Just before I went offline this afternoon to take my time off, I did something right.
Jim Mills gave me the URL for writersdigest.com and I bookmarked it, because they have a great signup deal for the book club. Buy one of their titles for $11.95 and pick three more books free, then you're just obligated to say No to tempting monthly selections for the next six months. No other purchases required. Just willpower. When they know that a lot of their members not only use those books but make money on sales and that if they get even one cheque that catalog's irresistible.
It was to me all right. There was my Writer's Market 2002 as one of the catalog listings! Right. I need that. I don't just deserve that, I need it! Pro in 2002 - a new copy of WM is an edge even if the 2001 listings are mostly accurate for the stabler markets. If there's even one new one in there and that happens to be what I sell to ... that could make the difference. That should be a routine annual expense here on out. For my three freebies, I got Writing the Breakout Novel by Donald Maass, the one that all the pro authors on the board swear by. The one that all the folks in the Maass class, a Master Class in Forward Motion, swear at by way of monstrous amounts of homework and ripping up their novels to shreds in process of making them so much better they're doing a happy dance. I watched a lot of my friends sweat through it and I knew I'd get that sometime and apply it. No More Excuses.
No more excuses for bad cops and not much detail on crime scenes either, I picked up a Crime manual and for the fourth, hard choices. Ultimately out of half a dozen fun useful references I picked the most expensive, since I figured the rest would cycle up and I might actually have a royalty cheque in hand when the too tempting catalog comes up. A nice manual on period English with the expressions handily dated. This will be useful! Especially in my time travel novels, if I want some old vampire slipping back to his youthful accent or I drop characters into the past on Earth they'll use contemporary expressions.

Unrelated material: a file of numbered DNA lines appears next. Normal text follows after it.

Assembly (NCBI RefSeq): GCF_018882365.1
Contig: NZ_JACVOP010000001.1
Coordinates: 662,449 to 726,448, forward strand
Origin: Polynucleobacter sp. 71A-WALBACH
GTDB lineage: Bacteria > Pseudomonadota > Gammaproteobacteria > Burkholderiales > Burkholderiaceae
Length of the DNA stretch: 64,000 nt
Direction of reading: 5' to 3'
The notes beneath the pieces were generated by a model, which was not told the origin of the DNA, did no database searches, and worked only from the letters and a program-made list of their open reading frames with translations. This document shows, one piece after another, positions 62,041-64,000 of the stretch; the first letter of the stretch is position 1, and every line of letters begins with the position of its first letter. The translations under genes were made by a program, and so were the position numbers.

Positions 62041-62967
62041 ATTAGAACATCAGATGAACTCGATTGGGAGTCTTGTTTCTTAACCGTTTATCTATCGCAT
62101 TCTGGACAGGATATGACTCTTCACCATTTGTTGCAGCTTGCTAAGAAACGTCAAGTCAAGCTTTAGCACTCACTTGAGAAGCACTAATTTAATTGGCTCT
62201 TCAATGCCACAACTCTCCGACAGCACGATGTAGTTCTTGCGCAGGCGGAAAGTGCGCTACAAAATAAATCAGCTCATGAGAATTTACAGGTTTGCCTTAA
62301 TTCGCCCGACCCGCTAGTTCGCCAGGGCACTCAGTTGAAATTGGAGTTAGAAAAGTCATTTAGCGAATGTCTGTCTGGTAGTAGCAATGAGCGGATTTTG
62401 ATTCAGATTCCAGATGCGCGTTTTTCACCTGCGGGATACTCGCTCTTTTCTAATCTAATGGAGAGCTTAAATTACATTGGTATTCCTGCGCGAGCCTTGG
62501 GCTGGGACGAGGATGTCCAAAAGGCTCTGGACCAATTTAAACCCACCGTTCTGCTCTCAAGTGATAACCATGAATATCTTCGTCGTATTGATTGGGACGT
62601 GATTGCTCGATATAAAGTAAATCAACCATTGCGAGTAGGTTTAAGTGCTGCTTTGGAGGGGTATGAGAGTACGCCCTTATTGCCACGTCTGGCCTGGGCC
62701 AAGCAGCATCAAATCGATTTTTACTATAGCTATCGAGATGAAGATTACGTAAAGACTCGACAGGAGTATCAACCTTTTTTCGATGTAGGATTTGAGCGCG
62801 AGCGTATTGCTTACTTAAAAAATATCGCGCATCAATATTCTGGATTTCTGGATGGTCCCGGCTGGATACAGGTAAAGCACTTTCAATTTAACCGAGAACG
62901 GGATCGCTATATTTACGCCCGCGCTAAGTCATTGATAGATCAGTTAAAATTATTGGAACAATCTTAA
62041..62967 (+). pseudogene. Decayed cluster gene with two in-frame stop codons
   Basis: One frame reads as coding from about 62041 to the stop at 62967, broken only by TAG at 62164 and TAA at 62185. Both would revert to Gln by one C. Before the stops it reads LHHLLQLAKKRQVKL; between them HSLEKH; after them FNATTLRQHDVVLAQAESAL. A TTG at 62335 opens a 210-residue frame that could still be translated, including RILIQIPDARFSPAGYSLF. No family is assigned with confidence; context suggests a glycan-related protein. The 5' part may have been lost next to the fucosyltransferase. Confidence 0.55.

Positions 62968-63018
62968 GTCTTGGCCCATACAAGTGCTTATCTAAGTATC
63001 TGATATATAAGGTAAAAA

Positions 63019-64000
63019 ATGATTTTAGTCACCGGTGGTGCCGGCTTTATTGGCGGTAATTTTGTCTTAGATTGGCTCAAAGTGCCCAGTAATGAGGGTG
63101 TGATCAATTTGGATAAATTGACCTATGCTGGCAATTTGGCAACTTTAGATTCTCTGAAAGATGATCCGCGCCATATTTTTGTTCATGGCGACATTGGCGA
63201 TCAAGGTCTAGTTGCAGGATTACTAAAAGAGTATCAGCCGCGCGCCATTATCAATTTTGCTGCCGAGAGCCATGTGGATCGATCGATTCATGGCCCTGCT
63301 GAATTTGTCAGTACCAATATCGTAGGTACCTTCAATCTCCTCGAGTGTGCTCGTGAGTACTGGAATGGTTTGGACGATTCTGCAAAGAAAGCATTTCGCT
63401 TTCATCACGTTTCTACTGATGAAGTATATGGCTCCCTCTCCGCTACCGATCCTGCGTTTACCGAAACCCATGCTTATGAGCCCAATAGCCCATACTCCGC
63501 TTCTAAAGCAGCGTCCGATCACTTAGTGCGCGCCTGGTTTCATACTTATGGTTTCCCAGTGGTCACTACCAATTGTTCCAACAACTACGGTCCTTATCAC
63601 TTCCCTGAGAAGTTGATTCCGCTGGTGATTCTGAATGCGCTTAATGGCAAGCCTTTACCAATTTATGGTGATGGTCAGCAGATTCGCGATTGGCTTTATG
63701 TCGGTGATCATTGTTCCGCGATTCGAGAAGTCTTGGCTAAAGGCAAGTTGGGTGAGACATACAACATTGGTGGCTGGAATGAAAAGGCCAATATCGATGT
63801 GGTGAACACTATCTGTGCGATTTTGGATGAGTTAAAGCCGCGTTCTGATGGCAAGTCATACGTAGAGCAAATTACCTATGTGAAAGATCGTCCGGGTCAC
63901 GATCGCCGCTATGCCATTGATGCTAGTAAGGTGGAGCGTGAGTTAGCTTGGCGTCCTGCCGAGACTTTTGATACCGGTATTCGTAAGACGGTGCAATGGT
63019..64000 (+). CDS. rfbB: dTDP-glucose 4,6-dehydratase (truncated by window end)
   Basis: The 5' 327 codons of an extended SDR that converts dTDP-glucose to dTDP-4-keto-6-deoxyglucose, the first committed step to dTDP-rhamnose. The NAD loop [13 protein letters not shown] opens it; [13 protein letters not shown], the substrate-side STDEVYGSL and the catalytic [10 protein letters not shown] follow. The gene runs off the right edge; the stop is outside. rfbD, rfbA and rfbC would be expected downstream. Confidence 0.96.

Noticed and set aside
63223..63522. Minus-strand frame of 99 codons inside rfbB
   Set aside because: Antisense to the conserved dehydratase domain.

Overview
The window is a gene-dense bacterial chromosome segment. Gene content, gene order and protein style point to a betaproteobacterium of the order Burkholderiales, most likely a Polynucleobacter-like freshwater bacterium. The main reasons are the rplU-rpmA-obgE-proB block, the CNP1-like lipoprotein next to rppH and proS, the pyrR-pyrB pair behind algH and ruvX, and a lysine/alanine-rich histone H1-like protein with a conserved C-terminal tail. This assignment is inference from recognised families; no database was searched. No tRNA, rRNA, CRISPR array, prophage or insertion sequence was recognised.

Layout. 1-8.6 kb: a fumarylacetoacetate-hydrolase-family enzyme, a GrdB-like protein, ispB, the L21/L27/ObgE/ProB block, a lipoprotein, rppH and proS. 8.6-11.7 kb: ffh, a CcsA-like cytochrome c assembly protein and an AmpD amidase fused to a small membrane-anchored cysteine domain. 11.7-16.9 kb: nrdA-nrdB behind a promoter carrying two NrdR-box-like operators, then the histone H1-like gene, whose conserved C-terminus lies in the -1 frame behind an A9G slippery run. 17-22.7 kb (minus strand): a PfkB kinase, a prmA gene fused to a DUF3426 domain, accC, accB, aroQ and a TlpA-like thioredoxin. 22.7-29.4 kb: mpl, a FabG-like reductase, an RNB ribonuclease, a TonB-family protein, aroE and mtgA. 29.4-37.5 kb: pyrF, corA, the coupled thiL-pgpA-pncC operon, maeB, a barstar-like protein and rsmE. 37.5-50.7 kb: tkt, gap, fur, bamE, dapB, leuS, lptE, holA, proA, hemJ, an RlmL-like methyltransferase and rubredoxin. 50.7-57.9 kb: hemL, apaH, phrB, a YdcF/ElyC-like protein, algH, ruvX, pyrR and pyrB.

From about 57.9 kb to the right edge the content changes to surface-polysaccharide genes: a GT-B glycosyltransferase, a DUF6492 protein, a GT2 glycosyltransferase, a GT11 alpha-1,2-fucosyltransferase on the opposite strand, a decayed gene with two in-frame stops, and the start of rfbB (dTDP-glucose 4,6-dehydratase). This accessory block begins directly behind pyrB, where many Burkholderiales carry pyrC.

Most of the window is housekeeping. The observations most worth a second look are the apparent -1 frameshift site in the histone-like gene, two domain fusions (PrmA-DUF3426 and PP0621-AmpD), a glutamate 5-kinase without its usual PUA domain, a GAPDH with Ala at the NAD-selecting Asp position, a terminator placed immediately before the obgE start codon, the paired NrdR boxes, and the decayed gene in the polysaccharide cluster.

That was, with shipping, $21 worth of leap of faith. I had it in hand from the art commissions and Verizon's been staved off and I looked at it and I had a pang of terror. I had a hard time justifying something that dang important - something that like art materials will pay for itself. That's habit of mind. That's reaction to the past, not the present. I have made money from writing already with the royalties from Raven Dance - in fact that particular expense is balanced out on the very next royalty cheque out of Raven Dance since it's $4 short of breaking even on its initial costs and the publisher, http://www.iUniverse.com does not pay out till the royalties are $25 or more. I've reacted to the past with that fear.
If I'd picked up a watercolor block or a box of colors or new brushes or a pen or anything like that, I would not have sweated it. This is attitude adjustment time. This is trusting that I can and will make that in 2002, when if I even hit close to my goal of Pro in 2002, I will make a whole lot more than that! Three cents a word? How many words sold would it take to make $21? 700 words - if I even moved a short-short at Pro paying rates, there's my Big Book Binge in a shot.